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Fact or Fiction: Border Agents Do Not Need Probable Cause to Search You At Any U.S. Border Crossing

September 18, 2016







Image Source: latimes.com

Image Source: latimes.com

Fact! The Fourth Amendment to the U.S. Constitution typically requires government searches to be “reasonable” meaning a warrant is required before the government can search property or persons. The border search exception allows searches and seizures at international borders and their functional equivalent without a warrant or probable cause.

Federal law actually allows certain federal agents to conduct search and seizures within 100 miles of the border into the interior of the United States. (See Section 287(a)(3) of the Immigration and Nationality Act, 66 Stat. 233, 8 U.S.C. § 1357(a)(3) and Attorney General’s regulation, 8 CFR § 287.1.)

Can Border Agents Conduct Body Cavity Searches Without Any Probable Cause?

Thankfully no! The U.S. Supreme Court has ruled that while body cavity searches at the border do not require a warrant, they do require “reasonable suspicion” that the traveler is carrying contraband in his/her body, and that especially “destructive” or “offensive” searches may not be allowed. The Supreme Court has not, however, actually explained what these terms mean.

In 2016 a U.S. citizen woman who was subjected to unwarranted body cavity searches after crossing a Texas-Mexico border in 2012 has been awarded nearly half a million dollars by U.S. Customs and Border Protection. The woman was first searched at the border checkpoint and later taken to a hospital in El Paso, where hospital staff performed the more intrusive searches. The woman was released after six hours and was not charged with a crime. She was randomly chosen for the initial search at the port, court documents state, and later charged more than $5,000 in hospital bills.

Image Source: pbs.org

Image Source: pbs.org

Which Federal Agents Are Authorized to Conduct Warrantless Searches?

The U.S. Customs and Border Protection (CBP) officers, U.S. Immigration and Customs Enforcement Special Agents (ICE), and U.S. Coast Guard officers (E4 grade and above) who are all customs officers (those tasked with enforcing Title 19 of the United States Code) with the U.S. Department of Homeland Security, are permitted to search travelers and their belongings at the American border without probable cause or a warrant.

Does the Border Search Exception Permit Racial, Religious, or National Origin Profiling?

Yes! Customs officers may generally stop and search the property of any traveler entering or exiting the United States at random, or even based largely on ethnic profiles. See United States v. Montoya de Hernandez, 473 U.S. 531, 538 (1985) (“travelers may be stopped [and searched] at . . . the border without individualized suspicion.”)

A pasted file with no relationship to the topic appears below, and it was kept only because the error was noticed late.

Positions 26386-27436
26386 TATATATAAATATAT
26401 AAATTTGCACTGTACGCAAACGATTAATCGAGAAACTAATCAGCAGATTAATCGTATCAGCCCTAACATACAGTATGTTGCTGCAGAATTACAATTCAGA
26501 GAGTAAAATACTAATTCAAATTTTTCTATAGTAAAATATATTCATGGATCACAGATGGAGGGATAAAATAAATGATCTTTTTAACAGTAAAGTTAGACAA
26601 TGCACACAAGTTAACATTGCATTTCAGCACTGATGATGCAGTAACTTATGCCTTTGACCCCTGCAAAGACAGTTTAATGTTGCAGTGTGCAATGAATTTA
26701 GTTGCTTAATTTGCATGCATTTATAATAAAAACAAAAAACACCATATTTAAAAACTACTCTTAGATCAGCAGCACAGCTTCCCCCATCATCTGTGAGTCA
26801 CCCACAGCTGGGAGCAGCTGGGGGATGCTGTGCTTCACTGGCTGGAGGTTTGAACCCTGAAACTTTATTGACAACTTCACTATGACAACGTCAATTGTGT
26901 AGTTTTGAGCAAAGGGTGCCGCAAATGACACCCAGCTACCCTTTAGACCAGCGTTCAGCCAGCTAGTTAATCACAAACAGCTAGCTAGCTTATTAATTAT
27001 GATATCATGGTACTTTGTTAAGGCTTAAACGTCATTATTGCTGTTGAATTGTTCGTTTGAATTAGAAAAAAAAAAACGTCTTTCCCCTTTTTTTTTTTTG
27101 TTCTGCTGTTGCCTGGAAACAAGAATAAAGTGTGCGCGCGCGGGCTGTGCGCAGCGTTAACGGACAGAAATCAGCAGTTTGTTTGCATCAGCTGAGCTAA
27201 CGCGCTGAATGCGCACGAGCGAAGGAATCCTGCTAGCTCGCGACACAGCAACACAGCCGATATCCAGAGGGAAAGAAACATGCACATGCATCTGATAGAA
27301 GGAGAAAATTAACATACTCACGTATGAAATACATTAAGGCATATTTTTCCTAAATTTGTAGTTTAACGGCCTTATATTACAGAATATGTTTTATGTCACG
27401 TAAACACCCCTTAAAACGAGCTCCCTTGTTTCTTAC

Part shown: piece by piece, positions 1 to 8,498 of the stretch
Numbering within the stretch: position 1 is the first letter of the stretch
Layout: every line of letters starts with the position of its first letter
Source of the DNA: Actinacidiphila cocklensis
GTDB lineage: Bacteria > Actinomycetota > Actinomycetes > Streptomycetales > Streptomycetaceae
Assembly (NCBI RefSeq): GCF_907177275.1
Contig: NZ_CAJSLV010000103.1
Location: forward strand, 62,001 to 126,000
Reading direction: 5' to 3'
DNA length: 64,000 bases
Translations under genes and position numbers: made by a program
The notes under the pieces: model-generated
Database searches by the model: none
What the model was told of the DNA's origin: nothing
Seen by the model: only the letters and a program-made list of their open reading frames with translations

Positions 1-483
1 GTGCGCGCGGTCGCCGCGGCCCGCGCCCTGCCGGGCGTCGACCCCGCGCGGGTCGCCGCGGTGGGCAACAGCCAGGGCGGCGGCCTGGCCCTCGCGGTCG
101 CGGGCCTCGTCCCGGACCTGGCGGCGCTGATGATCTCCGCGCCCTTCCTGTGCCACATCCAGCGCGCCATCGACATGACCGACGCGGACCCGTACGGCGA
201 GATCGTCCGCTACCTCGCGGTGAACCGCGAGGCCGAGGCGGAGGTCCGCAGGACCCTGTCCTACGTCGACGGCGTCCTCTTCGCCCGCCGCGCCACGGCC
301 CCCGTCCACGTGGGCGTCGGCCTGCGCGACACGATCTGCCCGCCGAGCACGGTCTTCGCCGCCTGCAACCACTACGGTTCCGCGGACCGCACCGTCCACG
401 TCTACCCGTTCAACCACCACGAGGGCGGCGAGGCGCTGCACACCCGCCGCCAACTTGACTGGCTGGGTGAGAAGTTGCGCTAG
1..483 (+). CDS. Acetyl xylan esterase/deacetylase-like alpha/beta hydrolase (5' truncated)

Federal agencies like the TSA, ICE and Customs and Border Protection are also specifically exempted from recent U.S. Department of Justice guidelines prohibiting certain types of racial profiling.

Can Border Agents Search Your Electronic Devices Like Phones and Computers?

The short answer is Yes. As of now, border agents in most of the country may search electronic devices at the border without any warrant or probable cause. The U.S. Supreme Court has previously approved of expansive computer searches in United States v. Arnold.

However, in 2013 the Ninth Circuit Court of Appeals for the first time placed a limit on the government’s ability to search an electronic device at the border. The en banc Court (meaning the case is heard before all Justices of the Court) held that laptops and other electronic storage devices, when presented for inspection when entering the United States at the border, may not be forensically examined without a reason for suspicion. United States v. Cotterman, 709 F.3d 952, 956–57 (9th Cir. 2013) (en banc).

In 2007, Howard Cotterman attempted to enter the United States from Mexico through a port of entry in Arizona. Border agents detained Cotterman for 8 hours while they searched, without a warrant, two laptops and a digital camera he was carrying. The agents let Cotterman enter the U.S. but held onto his electronic devices and took them 170 miles away to Tucson, where they continued their warrantless search for two days. Ultimately the agents found child pornography on the computers and Cotterman was arrested and indicted.

As a result of the Ninth Circuit’s ruling in Cotterman, there now exists a “reasonable suspicion” standard for electronic searches at the borders in the Western United States, including along the Mexico-U.S. border in California and Arizona. However, “reasonable suspicion” remains open to differing interpretations.

Can Border Agents Keep Copies of Your Electronic Data?

CBP tells its agents that “with or without individualized suspicion,” they can inspect electronic devices and data encountered at the border. The agency can keep your computer or copies of your data for a “brief, reasonable” amount of time to be searched on- or off-site. Ordinarily, this isn’t more than five days. See U.S. Customs and Border Protection, Dir. 3340-049, Border Searches of Electronic Devices Containing Information at 5.1.2 (Aug. 20, 2009) (PDF).

What do you think? Should border agents be allowed to conduct searches of travelers’ electronic devices under any circumstances?

Posted by Mary Mock at 8:11 am - no comments
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